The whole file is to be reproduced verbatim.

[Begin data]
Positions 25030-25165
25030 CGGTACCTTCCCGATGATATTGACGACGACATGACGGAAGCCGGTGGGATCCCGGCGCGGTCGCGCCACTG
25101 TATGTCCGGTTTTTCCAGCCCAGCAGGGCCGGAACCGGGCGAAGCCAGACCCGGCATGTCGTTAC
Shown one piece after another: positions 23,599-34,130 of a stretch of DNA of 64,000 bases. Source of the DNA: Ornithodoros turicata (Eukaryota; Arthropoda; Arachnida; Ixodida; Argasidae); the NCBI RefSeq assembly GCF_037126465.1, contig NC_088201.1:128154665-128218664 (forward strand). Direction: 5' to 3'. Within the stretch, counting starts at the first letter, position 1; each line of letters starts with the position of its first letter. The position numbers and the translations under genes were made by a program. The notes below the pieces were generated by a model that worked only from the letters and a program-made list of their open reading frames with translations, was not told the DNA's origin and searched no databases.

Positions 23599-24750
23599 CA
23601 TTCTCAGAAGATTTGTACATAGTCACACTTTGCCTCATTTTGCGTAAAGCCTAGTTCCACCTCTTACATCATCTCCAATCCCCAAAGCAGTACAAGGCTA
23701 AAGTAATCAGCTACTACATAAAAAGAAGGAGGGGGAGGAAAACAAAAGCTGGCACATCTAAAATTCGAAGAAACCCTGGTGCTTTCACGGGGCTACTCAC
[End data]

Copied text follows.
Positions 25030-25165
25030 CGGTACCTTCCCGATGATATTGACGACGACATGACGGAAGCCGGTGGGATCCCGGCGCGGTCGCGCCACTG
25101 TATGTCCGGTTTTTCCAGCCCAGCAGGGCCGGAACCGGGCGAAGCCAGACCCGGCATGTCGTTAC
Shown one piece after another: positions 23,599-34,130 of a stretch of DNA of 64,000 bases. Source of the DNA: Ornithodoros turicata (Eukaryota; Arthropoda; Arachnida; Ixodida; Argasidae); the NCBI RefSeq assembly GCF_037126465.1, contig NC_088201.1:128154665-128218664 (forward strand). Direction: 5' to 3'. Within the stretch, counting starts at the first letter, position 1; each line of letters starts with the position of its first letter. The position numbers and the translations under genes were made by a program. The notes below the pieces were generated by a model that worked only from the letters and a program-made list of their open reading frames with translations, was not told the DNA's origin and searched no databases.

Positions 23599-24750
23599 CA
23601 TTCTCAGAAGATTTGTACATAGTCACACTTTGCCTCATTTTGCGTAAAGCCTAGTTCCACCTCTTACATCATCTCCAATCCCCAAAGCAGTACAAGGCTA
23701 AAGTAATCAGCTACTACATAAAAAGAAGGAGGGGGAGGAAAACAAAAGCTGGCACATCTAAAATTCGAAGAAACCCTGGTGCTTTCACGGGGCTACTCAC